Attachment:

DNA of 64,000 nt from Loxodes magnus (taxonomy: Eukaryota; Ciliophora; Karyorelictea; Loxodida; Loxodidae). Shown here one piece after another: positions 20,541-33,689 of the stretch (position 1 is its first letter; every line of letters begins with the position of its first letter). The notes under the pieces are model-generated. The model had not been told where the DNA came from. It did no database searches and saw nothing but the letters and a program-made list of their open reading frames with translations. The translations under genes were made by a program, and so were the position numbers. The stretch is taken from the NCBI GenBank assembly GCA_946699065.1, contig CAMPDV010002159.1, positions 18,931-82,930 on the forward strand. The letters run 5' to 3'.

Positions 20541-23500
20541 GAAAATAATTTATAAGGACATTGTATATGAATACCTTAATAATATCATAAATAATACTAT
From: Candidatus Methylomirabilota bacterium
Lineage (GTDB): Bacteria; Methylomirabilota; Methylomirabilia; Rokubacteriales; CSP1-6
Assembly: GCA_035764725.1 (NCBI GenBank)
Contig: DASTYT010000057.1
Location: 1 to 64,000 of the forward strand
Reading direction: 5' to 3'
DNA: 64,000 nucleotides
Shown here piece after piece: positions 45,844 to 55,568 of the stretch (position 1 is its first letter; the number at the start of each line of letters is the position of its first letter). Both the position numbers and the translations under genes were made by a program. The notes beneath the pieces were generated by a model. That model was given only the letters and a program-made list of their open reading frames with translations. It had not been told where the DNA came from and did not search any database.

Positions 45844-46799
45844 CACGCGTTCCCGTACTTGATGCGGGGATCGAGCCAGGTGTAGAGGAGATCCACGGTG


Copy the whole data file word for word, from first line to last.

DNA of 64,000 nt from Loxodes magnus (taxonomy: Eukaryota; Ciliophora; Karyorelictea; Loxodida; Loxodidae). Shown here one piece after another: positions 20,541-33,689 of the stretch (position 1 is its first letter; every line of letters begins with the position of its first letter). The notes under the pieces are model-generated. The model had not been told where the DNA came from. It did no database searches and saw nothing but the letters and a program-made list of their open reading frames with translations. The translations under genes were made by a program, and so were the position numbers. The stretch is taken from the NCBI GenBank assembly GCA_946699065.1, contig CAMPDV010002159.1, positions 18,931-82,930 on the forward strand. The letters run 5' to 3'.

Positions 20541-23500
20541 GAAAATAATTTATAAGGACATTGTATATGAATACCTTAATAATATCATAAATAATACTAT
From: Candidatus Methylomirabilota bacterium
Lineage (GTDB): Bacteria; Methylomirabilota; Methylomirabilia; Rokubacteriales; CSP1-6
Assembly: GCA_035764725.1 (NCBI GenBank)
Contig: DASTYT010000057.1
Location: 1 to 64,000 of the forward strand
Reading direction: 5' to 3'
DNA: 64,000 nucleotides
Shown here piece after piece: positions 45,844 to 55,568 of the stretch (position 1 is its first letter; the number at the start of each line of letters is the position of its first letter). Both the position numbers and the translations under genes were made by a program. The notes beneath the pieces were generated by a model. That model was given only the letters and a program-made list of their open reading frames with translations. It had not been told where the DNA came from and did not search any database.

Positions 45844-46799
45844 CACGCGTTCCCGTACTTGATGCGGGGATCGAGCCAGGTGTAGAGGAGATCCACGGTG